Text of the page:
Why It Matters: ¿Qué tiempo hace hoy?

After this module, you’ll be ready for some small-talk in Spanish: the first part of the module covers weather, so you can complain about the rain and cheer on the sun (or vice-versa). We’ll also prepare for all sorts of weather by learning clothing vocabulary.

Here are some songs to try on before you step out into the module— can you see what these titles have in common?

Rosalía — Aute cuture
Rosalía Vila Tobella, known mononymously as Rosalía, is a Spanish singer, songwriter and record producer. Initially known for her modern interpretations of flamenco music, Rosalía crossed language boundaries after receiving praise from international influencers and after several collaborations with artists such as J Balvin, Pharrell Williams, and James Blake. “Aute Cuture” was released as a single on 30 May 2019. (English translation of Aute cuture)

Juanes — La camisa negra
Juan Esteban Aristizábal Vásquez (born August 9, 1972), known professionally as Juanes, is a Colombian musician. In 2000, his solo debut album Fíjate Bien won three Latin Grammy Awards. According to his record label, Juanes has sold more than 15 million albums worldwide. The lyrics explain that the bitter singer is wearing La Camisa Negra, the black shirt, as a way of mourning a failed love affair or even his own death, presumably singing to the object of his love. The sad lyrics are dissonant with the cheerful melody. (https://en.wikipedia.org/wiki/La_Camisa_Negra)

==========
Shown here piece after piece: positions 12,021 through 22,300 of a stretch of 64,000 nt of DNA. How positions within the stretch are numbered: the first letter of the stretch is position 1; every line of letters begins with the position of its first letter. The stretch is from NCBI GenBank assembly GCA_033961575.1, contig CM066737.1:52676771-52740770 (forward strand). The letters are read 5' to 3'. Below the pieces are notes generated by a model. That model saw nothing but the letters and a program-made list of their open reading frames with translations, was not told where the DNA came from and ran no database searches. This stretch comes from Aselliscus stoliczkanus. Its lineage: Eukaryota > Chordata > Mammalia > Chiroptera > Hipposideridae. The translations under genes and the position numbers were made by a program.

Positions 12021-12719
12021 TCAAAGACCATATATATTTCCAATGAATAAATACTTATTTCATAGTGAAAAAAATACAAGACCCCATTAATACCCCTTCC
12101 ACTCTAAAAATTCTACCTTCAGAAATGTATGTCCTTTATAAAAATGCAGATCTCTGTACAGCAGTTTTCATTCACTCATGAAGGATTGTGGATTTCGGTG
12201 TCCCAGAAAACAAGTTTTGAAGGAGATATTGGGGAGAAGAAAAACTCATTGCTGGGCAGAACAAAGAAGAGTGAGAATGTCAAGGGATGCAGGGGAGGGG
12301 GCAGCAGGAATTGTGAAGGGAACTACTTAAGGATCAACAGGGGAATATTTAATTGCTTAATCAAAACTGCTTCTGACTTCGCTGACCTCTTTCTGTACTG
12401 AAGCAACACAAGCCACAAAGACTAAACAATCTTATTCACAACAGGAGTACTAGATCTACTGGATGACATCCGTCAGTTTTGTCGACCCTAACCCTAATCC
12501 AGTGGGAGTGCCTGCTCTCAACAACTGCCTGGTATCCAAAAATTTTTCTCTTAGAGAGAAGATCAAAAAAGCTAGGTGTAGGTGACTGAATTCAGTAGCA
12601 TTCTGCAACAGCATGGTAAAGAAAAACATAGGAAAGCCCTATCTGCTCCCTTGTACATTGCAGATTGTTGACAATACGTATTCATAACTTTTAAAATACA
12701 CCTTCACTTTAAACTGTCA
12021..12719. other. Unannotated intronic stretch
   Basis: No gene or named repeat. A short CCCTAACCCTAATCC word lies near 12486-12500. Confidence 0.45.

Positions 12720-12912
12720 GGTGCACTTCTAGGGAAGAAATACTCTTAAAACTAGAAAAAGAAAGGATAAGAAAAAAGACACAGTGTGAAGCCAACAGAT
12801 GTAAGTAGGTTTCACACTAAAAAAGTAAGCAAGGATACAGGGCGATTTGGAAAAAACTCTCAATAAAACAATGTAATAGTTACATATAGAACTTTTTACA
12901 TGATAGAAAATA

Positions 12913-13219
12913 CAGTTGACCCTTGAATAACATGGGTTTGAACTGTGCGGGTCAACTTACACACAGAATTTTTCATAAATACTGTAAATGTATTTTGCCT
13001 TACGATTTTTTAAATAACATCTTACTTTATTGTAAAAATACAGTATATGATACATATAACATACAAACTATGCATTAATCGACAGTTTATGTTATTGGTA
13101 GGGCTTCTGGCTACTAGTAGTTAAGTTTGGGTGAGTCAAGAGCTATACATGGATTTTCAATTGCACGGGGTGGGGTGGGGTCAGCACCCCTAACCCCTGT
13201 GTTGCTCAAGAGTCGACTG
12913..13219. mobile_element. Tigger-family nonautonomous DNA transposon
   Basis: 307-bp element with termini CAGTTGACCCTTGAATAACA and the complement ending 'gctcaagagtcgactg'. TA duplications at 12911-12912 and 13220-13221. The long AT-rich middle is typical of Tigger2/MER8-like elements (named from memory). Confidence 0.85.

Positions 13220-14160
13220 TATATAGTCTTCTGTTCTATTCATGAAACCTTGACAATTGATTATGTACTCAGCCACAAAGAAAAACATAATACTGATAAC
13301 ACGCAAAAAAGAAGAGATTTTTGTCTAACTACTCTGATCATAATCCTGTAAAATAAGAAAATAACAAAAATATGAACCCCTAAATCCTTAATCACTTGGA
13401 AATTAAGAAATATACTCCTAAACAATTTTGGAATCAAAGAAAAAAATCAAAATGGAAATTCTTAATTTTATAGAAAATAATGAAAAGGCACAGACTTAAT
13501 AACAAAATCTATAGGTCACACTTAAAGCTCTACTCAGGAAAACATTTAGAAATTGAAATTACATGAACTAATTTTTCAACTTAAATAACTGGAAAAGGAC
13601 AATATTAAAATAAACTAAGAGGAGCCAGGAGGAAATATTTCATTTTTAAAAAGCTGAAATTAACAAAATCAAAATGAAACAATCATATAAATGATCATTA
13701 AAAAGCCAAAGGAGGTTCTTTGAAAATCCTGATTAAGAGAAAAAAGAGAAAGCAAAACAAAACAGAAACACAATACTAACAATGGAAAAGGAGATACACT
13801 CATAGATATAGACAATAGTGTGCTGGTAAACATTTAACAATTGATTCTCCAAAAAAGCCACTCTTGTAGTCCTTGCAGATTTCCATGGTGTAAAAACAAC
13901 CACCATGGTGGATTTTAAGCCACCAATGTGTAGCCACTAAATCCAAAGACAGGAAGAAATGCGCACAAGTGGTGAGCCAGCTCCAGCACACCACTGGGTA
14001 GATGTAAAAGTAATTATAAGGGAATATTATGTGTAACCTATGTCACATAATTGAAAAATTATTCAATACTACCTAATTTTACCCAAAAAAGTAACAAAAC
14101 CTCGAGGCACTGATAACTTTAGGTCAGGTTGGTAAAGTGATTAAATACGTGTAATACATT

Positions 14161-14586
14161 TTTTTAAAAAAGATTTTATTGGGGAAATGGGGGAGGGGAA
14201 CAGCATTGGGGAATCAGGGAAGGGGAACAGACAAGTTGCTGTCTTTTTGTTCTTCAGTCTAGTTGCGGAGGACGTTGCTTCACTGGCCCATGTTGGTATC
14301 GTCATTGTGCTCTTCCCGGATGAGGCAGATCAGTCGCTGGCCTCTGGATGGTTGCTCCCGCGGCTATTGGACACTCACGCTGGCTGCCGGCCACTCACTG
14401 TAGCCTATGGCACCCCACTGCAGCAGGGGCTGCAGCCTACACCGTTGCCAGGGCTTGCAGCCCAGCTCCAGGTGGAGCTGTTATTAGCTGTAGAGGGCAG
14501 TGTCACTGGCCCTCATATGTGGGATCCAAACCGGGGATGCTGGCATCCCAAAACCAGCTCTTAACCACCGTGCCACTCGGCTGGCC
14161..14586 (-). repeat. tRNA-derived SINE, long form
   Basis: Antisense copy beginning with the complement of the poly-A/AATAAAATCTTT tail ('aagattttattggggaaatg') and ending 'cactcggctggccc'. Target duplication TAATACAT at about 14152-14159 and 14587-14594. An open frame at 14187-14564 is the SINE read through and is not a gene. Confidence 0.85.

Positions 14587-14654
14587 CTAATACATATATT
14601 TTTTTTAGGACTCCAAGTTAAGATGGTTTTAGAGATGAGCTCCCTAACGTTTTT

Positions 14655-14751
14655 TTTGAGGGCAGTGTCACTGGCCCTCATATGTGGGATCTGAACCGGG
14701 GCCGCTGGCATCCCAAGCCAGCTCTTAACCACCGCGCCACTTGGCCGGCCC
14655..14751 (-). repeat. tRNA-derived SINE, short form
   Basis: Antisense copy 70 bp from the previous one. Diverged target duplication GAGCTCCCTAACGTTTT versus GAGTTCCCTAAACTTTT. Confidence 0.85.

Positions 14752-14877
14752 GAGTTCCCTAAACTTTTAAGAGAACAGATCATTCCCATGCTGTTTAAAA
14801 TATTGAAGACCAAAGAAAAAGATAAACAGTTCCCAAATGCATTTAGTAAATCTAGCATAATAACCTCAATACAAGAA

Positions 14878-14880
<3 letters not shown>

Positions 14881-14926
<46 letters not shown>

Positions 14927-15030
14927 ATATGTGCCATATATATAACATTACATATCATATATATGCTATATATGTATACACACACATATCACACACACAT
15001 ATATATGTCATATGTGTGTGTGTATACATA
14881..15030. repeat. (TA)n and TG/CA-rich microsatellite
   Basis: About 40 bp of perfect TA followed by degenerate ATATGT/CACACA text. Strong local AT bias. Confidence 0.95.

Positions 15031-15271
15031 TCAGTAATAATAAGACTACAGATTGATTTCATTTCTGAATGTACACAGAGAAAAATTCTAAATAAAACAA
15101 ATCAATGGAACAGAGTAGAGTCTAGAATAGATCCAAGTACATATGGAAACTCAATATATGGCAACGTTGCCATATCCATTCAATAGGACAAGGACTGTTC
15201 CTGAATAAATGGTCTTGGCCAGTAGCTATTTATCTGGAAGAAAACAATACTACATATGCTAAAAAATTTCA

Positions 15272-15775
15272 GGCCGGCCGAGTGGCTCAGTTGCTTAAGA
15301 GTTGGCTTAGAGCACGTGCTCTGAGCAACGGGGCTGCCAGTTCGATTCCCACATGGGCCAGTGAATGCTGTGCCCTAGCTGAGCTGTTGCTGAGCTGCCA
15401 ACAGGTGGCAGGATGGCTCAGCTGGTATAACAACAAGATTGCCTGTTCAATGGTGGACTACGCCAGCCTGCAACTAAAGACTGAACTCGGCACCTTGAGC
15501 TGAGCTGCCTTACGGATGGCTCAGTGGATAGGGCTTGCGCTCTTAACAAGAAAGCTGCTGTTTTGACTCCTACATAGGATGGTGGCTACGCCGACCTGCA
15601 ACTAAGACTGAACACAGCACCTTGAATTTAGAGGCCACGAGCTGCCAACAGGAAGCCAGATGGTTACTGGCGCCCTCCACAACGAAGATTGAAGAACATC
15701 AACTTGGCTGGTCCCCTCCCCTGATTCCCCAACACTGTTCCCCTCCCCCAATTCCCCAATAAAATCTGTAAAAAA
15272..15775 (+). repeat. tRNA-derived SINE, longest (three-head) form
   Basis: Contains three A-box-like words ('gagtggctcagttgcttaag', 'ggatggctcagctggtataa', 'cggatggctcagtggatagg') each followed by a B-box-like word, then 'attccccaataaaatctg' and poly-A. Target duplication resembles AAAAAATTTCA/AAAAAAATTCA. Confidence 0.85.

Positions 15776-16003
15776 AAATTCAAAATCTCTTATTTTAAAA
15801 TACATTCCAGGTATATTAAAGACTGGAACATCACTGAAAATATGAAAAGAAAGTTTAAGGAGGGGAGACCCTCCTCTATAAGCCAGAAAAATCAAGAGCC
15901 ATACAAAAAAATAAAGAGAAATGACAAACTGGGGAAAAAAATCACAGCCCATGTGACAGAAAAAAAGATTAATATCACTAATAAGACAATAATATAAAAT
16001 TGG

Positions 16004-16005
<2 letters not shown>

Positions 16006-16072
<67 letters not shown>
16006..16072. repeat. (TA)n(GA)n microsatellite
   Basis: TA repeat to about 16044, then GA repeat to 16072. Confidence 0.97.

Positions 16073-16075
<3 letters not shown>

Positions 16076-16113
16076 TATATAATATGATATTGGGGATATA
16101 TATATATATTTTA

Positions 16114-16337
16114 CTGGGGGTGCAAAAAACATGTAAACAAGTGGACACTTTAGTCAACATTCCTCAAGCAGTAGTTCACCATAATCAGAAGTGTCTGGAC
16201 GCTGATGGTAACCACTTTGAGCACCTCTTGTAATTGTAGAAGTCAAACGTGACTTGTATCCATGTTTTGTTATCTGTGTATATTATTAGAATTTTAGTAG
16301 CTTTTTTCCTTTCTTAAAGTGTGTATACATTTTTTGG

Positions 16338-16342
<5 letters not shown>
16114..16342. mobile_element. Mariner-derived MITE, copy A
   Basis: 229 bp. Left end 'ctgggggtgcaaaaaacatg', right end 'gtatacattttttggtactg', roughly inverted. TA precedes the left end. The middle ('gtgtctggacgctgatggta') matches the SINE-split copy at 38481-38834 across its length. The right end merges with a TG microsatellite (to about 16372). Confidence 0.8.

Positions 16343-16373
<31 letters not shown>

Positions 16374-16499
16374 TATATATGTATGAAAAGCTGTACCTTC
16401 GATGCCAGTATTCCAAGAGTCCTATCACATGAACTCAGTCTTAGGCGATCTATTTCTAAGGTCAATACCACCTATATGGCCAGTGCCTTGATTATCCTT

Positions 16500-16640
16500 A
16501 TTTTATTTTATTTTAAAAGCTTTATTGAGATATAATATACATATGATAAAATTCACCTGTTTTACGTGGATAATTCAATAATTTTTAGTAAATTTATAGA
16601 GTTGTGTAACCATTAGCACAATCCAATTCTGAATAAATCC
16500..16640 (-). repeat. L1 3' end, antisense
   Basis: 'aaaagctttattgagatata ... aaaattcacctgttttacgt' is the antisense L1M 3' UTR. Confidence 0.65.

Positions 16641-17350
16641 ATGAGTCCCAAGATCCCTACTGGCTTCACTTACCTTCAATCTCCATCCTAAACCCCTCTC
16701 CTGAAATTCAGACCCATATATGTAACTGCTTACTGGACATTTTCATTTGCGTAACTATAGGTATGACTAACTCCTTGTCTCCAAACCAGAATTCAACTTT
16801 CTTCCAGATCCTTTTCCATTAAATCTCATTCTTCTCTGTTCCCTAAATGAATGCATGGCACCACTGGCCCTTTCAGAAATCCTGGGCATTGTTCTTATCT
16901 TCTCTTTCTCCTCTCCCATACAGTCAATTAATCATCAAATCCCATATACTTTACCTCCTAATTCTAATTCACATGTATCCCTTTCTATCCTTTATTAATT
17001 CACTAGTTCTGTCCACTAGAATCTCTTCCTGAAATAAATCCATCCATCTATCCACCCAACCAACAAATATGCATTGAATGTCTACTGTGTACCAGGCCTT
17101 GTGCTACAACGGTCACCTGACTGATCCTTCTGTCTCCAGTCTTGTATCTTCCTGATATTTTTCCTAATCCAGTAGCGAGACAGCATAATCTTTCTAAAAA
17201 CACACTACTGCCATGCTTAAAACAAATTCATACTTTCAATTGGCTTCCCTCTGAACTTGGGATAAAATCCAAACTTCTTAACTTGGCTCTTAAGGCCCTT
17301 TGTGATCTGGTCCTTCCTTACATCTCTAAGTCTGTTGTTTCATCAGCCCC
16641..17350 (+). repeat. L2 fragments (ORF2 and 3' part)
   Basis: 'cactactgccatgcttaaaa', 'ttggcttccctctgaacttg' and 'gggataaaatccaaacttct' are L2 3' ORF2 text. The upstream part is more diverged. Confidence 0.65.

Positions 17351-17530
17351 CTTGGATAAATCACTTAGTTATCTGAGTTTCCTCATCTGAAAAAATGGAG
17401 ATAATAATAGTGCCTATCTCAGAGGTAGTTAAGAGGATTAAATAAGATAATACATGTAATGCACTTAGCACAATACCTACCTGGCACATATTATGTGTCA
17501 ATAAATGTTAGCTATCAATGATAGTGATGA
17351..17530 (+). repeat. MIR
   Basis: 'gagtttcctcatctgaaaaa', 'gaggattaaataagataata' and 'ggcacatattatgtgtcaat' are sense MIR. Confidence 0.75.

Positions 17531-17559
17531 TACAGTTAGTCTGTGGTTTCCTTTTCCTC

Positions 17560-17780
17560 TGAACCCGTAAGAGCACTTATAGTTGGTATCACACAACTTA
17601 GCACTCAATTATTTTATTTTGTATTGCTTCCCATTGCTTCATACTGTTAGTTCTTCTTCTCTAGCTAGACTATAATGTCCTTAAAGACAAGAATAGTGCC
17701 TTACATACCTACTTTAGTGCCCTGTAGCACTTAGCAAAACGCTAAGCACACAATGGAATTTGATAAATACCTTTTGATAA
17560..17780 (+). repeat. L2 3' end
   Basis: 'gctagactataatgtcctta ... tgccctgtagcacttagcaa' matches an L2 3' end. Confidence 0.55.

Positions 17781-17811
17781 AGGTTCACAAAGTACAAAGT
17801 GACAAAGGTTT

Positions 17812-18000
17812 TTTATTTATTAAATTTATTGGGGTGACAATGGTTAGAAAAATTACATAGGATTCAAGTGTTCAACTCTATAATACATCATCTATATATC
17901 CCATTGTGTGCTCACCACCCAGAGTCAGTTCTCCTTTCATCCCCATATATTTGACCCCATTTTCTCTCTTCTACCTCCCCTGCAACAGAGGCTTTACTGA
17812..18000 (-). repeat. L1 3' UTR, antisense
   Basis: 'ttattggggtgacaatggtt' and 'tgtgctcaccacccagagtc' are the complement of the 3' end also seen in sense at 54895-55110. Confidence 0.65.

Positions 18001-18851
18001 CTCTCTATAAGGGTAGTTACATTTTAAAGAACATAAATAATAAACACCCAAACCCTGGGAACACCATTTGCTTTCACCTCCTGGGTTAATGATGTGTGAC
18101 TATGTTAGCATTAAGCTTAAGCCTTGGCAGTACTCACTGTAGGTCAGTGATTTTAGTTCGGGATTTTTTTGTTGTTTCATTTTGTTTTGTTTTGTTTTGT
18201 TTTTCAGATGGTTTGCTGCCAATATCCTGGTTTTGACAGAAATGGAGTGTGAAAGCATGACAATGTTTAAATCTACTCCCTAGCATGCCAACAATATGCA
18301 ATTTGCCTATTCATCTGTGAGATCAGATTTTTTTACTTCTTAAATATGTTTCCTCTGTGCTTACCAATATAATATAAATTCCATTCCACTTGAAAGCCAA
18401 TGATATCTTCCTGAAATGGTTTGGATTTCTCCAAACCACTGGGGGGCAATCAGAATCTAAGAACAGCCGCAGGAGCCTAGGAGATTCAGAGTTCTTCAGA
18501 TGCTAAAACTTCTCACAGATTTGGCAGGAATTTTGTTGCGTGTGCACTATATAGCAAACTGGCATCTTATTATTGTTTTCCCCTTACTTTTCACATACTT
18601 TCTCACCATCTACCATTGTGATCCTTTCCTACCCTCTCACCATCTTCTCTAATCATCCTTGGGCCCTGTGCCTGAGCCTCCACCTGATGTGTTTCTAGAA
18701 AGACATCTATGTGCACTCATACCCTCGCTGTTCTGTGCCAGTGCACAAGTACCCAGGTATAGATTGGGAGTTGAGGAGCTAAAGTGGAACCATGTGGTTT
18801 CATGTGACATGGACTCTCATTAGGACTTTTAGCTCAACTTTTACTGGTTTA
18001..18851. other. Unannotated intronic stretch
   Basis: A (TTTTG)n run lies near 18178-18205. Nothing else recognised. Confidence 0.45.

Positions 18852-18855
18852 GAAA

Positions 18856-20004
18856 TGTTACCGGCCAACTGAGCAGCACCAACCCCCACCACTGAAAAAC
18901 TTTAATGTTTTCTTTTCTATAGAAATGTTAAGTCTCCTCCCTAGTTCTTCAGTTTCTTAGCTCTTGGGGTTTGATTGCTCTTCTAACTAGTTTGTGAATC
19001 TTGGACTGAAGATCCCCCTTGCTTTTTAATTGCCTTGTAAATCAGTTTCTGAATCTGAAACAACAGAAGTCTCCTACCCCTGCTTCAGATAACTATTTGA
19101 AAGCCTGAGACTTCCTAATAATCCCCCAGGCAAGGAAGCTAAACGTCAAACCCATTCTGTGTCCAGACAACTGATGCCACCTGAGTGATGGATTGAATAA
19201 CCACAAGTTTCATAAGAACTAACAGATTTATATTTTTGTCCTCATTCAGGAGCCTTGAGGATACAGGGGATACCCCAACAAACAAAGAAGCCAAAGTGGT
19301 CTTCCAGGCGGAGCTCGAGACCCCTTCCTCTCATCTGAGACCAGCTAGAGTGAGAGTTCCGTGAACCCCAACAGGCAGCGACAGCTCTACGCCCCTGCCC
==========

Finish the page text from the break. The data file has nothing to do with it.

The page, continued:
Monsieur Periné — La tienda de sombreros
Monsieur Periné is a Bogotá-based musical ensemble from Colombia with an Afro-Colombian sound that mixes Latin and European flavors. Their style mixes elements of cumbia, tango, danzón, bolero and pop music, according to the San Diego Union Tribune. At the Latin Grammy Awards, the ensemble was named best new artist of 2015. (English translation of La Tienda de Sombreros)

Kevin Johansen — S. O. S. tan fashion
Kevin Johansen (born 21 June 1964 in Fairbanks, Alaska) is a songwriter who mixes several rhythms and languages in his musical work. He naturally switches from English to Spanish or from Cumbia to Rock. He is seen as an artist who is not afraid to experiment, since he has not settled with one specific genre he usually calls his work “de genre-ate”.

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